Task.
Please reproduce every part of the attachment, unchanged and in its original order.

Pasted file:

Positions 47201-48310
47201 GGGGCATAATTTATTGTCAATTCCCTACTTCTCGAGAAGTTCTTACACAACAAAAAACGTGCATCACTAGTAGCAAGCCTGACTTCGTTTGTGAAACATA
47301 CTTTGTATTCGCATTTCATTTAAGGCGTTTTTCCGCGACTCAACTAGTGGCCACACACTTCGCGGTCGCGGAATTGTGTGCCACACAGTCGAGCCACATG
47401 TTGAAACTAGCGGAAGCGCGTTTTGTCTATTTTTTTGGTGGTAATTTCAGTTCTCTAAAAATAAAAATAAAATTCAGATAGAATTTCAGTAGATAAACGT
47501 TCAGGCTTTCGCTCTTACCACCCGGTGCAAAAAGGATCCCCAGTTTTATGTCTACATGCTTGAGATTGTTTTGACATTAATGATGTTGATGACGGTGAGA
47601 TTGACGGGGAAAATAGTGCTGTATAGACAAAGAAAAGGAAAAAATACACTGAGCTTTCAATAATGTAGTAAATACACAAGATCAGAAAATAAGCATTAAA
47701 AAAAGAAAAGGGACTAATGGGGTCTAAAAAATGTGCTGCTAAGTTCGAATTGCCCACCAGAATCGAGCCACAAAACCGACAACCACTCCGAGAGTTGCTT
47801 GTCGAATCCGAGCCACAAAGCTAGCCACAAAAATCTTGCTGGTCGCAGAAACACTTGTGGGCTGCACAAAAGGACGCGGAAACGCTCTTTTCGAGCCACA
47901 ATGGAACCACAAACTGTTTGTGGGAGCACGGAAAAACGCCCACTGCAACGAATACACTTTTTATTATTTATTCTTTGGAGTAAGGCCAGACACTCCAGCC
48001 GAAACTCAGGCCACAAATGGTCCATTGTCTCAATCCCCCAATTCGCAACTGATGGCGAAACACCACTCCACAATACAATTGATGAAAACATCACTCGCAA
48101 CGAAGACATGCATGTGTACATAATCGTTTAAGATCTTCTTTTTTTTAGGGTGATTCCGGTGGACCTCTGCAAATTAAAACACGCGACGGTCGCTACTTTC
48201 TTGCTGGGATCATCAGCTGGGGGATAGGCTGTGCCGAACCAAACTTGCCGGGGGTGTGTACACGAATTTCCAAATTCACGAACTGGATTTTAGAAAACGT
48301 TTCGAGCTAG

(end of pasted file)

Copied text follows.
Positions 47201-48310
47201 GGGGCATAATTTATTGTCAATTCCCTACTTCTCGAGAAGTTCTTACACAACAAAAAACGTGCATCACTAGTAGCAAGCCTGACTTCGTTTGTGAAACATA
47301 CTTTGTATTCGCATTTCATTTAAGGCGTTTTTCCGCGACTCAACTAGTGGCCACACACTTCGCGGTCGCGGAATTGTGTGCCACACAGTCGAGCCACATG
47401 TTGAAACTAGCGGAAGCGCGTTTTGTCTATTTTTTTGGTGGTAATTTCAGTTCTCTAAAAATAAAAATAAAATTCAGATAGAATTTCAGTAGATAAACGT
47501 TCAGGCTTTCGCTCTTACCACCCGGTGCAAAAAGGATCCCCAGTTTTATGTCTACATGCTTGAGATTGTTTTGACATTAATGATGTTGATGACGGTGAGA
47601 TTGACGGGGAAAATAGTGCTGTATAGACAAAGAAAAGGAAAAAATACACTGAGCTTTCAATAATGTAGTAAATACACAAGATCAGAAAATAAGCATTAAA
47701 AAAAGAAAAGGGACTAATGGGGTCTAAAAAATGTGCTGCTAAGTTCGAATTGCCCACCAGAATCGAGCCACAAAACCGACAACCACTCCGAGAGTTGCTT
47801 GTCGAATCCGAGCCACAAAGCTAGCCACAAAAATCTTGCTGGTCGCAGAAACACTTGTGGGCTGCACAAAAGGACGCGGAAACGCTCTTTTCGAGCCACA
47901 ATGGAACCACAAACTGTTTGTGGGAGCACGGAAAAACGCCCACTGCAACGAATACACTTTTTATTATTTATTCTTTGGAGTAAGGCCAGACACTCCAGCC
48001 GAAACTCAGGCCACAAATGGTCCATTGTCTCAATCCCCCAATTCGCAACTGATGGCGAAACACCACTCCACAATACAATTGATGAAAACATCACTCGCAA
48101 CGAAGACATGCATGTGTACATAATCGTTTAAGATCTTCTTTTTTTTAGGGTGATTCCGGTGGACCTCTGCAAATTAAAACACGCGACGGTCGCTACTTTC
48201 TTGCTGGGATCATCAGCTGGGGGATAGGCTGTGCCGAACCAAACTTGCCGGGGGTGTGTACACGAATTTCCAAATTCACGAACTGGATTTTAGAAAACGT
48301 TTCGAGCTAG